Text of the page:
To tell the truth, I was
 a little bit more advanced than the punks who hung out at Advance Records. A good friend of mine – ‘Tommy the bottle of milk’
 we called him – ran the Virgin Prunes fan club. We had a fan club before we even played a gig! His Dad worked in the BNI, which operated the ship route between here and England, so I used to go over on day trips to Liverpool. We’d have a shopping list for all me mates so we’d go over and come back with a load of records as well as getting cool trousers that you couldn’t get in Dublin. 

There was another quirky thing that very few people know about. At one stage, early on, U2 had a residency in this really bad hotel in Sutton Cross, and they had to do a two-hour set, where they were doing some of their new songs and some covers. And Bono used to be bolloxed and sweating and he’d say, ‘Gav, will you go up?’ and I’d do two Ramones songs, or whatever, with U2 backing me. That was the first time I got up on stage.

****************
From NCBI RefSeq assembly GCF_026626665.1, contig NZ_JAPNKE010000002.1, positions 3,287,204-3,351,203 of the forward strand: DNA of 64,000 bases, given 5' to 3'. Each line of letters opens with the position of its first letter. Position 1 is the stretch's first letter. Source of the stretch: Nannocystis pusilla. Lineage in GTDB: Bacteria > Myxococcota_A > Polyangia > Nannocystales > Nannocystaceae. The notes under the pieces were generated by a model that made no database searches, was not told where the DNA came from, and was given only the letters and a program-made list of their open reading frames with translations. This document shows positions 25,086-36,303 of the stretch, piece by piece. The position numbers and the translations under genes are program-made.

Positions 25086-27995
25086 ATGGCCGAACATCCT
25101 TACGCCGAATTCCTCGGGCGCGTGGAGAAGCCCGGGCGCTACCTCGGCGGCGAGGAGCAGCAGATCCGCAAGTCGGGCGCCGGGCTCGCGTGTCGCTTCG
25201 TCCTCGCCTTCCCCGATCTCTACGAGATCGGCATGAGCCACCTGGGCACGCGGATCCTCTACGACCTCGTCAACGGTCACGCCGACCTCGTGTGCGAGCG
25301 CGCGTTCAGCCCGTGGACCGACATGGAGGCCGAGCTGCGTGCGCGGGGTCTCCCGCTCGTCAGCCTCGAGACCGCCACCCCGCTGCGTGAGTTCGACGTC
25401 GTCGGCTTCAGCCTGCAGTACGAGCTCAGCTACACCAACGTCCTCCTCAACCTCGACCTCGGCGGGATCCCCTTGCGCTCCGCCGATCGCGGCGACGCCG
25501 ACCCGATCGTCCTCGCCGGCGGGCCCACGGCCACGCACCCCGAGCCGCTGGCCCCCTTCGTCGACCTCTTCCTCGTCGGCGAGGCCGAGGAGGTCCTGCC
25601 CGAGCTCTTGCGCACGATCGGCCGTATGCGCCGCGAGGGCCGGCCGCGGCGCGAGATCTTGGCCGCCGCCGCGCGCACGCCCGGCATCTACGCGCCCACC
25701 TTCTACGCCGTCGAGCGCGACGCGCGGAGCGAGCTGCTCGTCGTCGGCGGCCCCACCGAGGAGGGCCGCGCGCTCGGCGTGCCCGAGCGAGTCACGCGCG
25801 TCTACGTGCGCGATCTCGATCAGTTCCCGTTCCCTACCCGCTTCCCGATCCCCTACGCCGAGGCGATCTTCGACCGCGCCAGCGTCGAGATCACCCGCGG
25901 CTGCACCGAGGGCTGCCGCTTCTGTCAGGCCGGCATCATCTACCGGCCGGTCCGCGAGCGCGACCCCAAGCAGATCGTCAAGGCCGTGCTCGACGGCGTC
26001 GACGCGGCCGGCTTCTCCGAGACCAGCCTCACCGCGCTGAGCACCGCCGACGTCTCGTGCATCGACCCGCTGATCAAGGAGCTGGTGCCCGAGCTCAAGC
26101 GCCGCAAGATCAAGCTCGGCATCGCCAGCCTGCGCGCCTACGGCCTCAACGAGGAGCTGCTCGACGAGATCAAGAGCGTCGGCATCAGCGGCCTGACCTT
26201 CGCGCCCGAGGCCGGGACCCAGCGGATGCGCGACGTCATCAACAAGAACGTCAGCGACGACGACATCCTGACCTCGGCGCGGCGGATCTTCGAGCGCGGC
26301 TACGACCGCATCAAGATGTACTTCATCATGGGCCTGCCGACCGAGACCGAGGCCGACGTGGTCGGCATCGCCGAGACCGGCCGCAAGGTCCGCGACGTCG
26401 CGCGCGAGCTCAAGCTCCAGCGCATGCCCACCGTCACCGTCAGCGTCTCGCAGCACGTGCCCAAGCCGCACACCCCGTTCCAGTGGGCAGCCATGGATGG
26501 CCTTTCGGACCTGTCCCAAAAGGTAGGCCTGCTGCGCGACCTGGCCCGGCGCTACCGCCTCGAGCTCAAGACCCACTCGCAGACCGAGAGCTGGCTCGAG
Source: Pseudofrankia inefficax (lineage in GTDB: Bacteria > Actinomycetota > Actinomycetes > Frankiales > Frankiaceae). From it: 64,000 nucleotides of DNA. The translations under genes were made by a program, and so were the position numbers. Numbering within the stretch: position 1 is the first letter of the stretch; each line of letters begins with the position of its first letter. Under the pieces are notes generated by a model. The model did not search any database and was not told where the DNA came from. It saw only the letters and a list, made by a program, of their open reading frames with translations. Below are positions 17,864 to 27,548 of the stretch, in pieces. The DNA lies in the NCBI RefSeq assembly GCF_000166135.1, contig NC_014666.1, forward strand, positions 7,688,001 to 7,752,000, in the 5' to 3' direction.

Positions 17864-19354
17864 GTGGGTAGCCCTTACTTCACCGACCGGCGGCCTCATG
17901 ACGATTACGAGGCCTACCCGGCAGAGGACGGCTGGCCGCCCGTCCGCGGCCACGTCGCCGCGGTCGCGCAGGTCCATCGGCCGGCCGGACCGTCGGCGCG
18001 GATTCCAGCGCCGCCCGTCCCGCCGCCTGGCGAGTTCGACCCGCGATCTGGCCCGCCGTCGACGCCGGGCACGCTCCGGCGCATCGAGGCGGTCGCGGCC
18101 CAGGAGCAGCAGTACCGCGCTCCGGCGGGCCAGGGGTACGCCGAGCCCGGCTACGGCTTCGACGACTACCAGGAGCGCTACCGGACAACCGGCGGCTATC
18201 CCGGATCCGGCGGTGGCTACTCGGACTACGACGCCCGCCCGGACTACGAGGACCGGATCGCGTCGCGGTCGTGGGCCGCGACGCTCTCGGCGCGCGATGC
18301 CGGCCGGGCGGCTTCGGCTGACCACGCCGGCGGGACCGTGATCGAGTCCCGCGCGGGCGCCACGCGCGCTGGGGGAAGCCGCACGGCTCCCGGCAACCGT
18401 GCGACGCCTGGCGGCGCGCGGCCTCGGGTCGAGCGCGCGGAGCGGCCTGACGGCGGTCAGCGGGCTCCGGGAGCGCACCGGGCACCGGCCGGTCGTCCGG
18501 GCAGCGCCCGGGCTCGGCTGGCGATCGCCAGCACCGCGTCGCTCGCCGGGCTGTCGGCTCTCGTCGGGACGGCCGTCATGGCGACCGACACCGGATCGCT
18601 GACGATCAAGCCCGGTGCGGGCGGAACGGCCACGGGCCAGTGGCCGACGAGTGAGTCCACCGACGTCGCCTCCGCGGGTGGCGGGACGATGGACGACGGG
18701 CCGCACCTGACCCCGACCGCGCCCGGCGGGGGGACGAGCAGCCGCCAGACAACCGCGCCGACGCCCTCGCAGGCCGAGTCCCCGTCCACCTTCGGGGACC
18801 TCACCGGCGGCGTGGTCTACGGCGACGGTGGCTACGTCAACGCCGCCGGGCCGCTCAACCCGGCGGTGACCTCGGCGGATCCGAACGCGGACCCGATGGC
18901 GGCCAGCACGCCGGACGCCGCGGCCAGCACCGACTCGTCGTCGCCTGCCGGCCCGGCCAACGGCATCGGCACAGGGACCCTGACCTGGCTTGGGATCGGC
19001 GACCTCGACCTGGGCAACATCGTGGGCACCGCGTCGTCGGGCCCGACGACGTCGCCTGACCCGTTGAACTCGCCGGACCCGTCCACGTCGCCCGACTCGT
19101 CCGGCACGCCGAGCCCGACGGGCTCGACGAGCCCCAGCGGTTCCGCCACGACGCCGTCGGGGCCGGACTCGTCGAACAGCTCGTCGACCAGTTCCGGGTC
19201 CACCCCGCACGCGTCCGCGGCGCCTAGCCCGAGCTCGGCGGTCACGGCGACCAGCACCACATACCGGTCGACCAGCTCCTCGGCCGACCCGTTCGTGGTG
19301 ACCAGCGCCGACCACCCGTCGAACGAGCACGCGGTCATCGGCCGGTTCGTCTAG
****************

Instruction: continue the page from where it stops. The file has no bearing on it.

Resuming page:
Now, the first gig The Virgin Prunes played was in a disco in early ‘78, and the backing band was all of U2, plus Dik and me and Guggi. There was no Strongman. No one else. And to camouflage them - I had worked in Dublin Meat Packers  - I covered their heads with this sort of sheep’s carcass netting and put white coats on them: they looked like something from Devo. We played a 22 minute version of ‘Satisfaction’, really slowly, just to provoke everyone. It was after that gig Dik joined us and we got our own bass player and drummer – and that was the real genesis of The Virgin Prunes...'

Gavin has signed a limited number of deluxe editions of his recent album 'catholic',  which is available on triple tri-coloured vinyl.

Tuesday, January 7, 2014

U2's best years still to come, insists Bono